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The Future of Higher Education in Scotland and the UK: Cross-border Issues and Relationships 14 th June 2013 Sheila Riddell Centre for Research in Education.

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Presentation on theme: "The Future of Higher Education in Scotland and the UK: Cross-border Issues and Relationships 14 th June 2013 Sheila Riddell Centre for Research in Education."— Presentation transcript:

1 The Future of Higher Education in Scotland and the UK: Cross-border Issues and Relationships 14 th June 2013 Sheila Riddell Centre for Research in Education Inclusion and Diversity, University of Edinburgh

2 Why focus on higher education? UK HE systems are strongly inter-connected and therefore provide insight into extent of policy divergence and convergence Within post-war settlement, equality of educational opportunity has formed the bedrock of social and political discourse Access to higher education particularly significant because of strong association with social mobility – and of great concern to general public UK higher education systems strongly inter-linked through shared services (e.g. research councils, research assessment, quality assurance, admissions). Connections with other policy areas e.g. migration, pensions, employment law etc.

3 Research Questions l Since devolution, what has been the extent of policy divergence and/or convergence in higher education between Scotland and the other countries of the UK and what are the implications of a vote for independence for Scottish higher education? l Does Scottish higher education reflect a distinctive vision of the purposes and mission of higher education? How might such distinctiveness be amplified following independence? l Using longitudinal administrative data, what trends can be identified in cross-border flows of students? How might cross- border flows be affected by independence?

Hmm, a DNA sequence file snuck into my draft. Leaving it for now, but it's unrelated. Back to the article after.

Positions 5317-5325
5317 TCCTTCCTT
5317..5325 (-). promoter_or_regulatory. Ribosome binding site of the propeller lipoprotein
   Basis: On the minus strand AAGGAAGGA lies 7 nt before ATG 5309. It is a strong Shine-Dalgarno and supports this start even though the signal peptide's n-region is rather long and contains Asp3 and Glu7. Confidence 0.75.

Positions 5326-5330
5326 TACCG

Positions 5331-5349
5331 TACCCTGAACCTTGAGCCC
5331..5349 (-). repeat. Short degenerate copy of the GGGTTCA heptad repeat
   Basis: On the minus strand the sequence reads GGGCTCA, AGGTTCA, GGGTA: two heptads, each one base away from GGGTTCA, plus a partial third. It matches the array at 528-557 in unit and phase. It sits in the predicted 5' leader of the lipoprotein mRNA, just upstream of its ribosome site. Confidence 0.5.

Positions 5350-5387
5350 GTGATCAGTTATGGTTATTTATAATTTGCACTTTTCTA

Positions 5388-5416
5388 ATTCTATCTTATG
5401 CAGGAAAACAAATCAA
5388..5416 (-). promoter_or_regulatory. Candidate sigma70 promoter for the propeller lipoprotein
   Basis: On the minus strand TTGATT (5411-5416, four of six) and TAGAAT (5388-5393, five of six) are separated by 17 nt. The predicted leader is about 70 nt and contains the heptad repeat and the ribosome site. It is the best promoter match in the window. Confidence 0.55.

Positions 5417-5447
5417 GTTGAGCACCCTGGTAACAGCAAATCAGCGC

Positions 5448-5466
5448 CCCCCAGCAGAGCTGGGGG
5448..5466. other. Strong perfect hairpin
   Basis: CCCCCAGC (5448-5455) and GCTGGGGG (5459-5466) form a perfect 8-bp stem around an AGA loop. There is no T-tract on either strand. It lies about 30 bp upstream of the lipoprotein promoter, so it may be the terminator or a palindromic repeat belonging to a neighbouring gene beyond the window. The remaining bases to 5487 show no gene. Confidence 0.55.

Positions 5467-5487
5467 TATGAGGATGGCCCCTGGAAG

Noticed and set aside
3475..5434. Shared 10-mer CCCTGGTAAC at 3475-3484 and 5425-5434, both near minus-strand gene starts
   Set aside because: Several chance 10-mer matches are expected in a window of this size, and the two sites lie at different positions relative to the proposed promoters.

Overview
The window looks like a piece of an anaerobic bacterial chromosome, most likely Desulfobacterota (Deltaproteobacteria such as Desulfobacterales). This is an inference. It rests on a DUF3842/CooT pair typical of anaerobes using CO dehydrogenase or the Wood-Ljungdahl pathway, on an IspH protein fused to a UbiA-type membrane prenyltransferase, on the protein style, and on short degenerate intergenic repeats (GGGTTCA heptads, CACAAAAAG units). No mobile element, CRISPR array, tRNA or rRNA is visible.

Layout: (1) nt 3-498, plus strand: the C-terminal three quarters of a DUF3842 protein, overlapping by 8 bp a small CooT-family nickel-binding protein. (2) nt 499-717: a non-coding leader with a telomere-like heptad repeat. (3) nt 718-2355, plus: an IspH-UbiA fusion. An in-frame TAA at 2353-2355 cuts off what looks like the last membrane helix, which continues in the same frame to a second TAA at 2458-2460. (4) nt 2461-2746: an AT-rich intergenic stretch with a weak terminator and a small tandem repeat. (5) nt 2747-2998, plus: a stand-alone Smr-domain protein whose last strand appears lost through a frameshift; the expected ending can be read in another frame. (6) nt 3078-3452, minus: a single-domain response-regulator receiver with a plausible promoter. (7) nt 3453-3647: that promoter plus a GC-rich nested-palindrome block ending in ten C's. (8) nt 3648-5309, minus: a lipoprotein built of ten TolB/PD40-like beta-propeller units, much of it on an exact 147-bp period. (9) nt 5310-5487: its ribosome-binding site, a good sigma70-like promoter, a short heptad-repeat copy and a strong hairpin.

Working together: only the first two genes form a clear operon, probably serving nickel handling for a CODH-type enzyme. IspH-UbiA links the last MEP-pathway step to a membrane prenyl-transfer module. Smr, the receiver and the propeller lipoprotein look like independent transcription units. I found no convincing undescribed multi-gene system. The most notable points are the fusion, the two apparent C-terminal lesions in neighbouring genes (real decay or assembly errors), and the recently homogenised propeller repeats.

4 Research methods & public engagement activities l Primary research: Analysis of policy documents, administrative data on cross-border student flows and key informant interviews l Public engagement: think tanks, working papers, press communication l Work with schools – interviews with pupils, production of short film and production of teaching materials

5 The future – four key issues : (1) Funding : l Shortly after coming to power in 1997, Labour Government introduced ‘up front’ tuition fees for students across UK – initially £1,000 with reductions or exemptions for poorer students l In 2005, UK Government introduced legislation enabling universities to charge up to £3,000 per annum, repayable after graduation (idea borrowed from Scotland). l Following Browne Review of 2010, England allowed universities to charge up to £9,000 per annum – highest fees in Europe, but repaid post-graduation. Relatively generous means-tested grants also introduced.

6 Scottish divergence l After establishment of Scottish Parliament in 1999, Lib Dems lobbied for abolition of up-front tuition fees – issue threatened to wreck coalition l Committee of inquiry chaired by Sir Andrew Cubie, Government decided that graduates should be liable to repay £2,000 when income reached £10,000. l Graduate endowment (not fee) could be added to student loan – referred to as ‘the Scottish solution’ l SNP campaigned on abolishing student debt & replacing loans with grants – in 2007, abolished graduate endowment l Free tuition presented as emblematic of collectivist approach to social policy in Scotland. ‘The rocks will melt in the sun…’